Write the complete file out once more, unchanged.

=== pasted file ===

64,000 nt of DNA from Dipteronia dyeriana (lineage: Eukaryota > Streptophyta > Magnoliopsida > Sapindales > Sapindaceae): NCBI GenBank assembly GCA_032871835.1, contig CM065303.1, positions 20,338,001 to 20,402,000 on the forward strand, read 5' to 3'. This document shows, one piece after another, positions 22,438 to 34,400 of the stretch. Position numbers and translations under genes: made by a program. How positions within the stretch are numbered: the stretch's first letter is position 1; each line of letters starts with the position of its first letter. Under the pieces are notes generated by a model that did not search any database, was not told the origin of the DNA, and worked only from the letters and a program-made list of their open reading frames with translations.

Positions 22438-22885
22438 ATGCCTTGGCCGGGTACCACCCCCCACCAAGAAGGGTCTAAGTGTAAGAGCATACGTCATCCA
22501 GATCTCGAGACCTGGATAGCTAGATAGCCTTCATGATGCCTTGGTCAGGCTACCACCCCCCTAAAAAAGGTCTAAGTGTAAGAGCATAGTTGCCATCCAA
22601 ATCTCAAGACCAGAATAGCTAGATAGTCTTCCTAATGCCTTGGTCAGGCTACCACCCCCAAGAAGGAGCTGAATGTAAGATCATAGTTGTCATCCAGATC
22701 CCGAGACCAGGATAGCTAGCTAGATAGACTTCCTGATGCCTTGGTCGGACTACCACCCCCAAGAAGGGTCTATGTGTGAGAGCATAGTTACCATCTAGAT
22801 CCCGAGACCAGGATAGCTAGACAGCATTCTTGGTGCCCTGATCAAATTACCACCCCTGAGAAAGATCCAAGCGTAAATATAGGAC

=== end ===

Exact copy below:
64,000 nt of DNA from Dipteronia dyeriana (lineage: Eukaryota > Streptophyta > Magnoliopsida > Sapindales > Sapindaceae): NCBI GenBank assembly GCA_032871835.1, contig CM065303.1, positions 20,338,001 to 20,402,000 on the forward strand, read 5' to 3'. This document shows, one piece after another, positions 22,438 to 34,400 of the stretch. Position numbers and translations under genes: made by a program. How positions within the stretch are numbered: the stretch's first letter is position 1; each line of letters starts with the position of its first letter. Under the pieces are notes generated by a model that did not search any database, was not told the origin of the DNA, and worked only from the letters and a program-made list of their open reading frames with translations.

Positions 22438-22885
22438 ATGCCTTGGCCGGGTACCACCCCCCACCAAGAAGGGTCTAAGTGTAAGAGCATACGTCATCCA
22501 GATCTCGAGACCTGGATAGCTAGATAGCCTTCATGATGCCTTGGTCAGGCTACCACCCCCCTAAAAAAGGTCTAAGTGTAAGAGCATAGTTGCCATCCAA
22601 ATCTCAAGACCAGAATAGCTAGATAGTCTTCCTAATGCCTTGGTCAGGCTACCACCCCCAAGAAGGAGCTGAATGTAAGATCATAGTTGTCATCCAGATC
22701 CCGAGACCAGGATAGCTAGCTAGATAGACTTCCTGATGCCTTGGTCGGACTACCACCCCCAAGAAGGGTCTATGTGTGAGAGCATAGTTACCATCTAGAT
22801 CCCGAGACCAGGATAGCTAGACAGCATTCTTGGTGCCCTGATCAAATTACCACCCCTGAGAAAGATCCAAGCGTAAATATAGGAC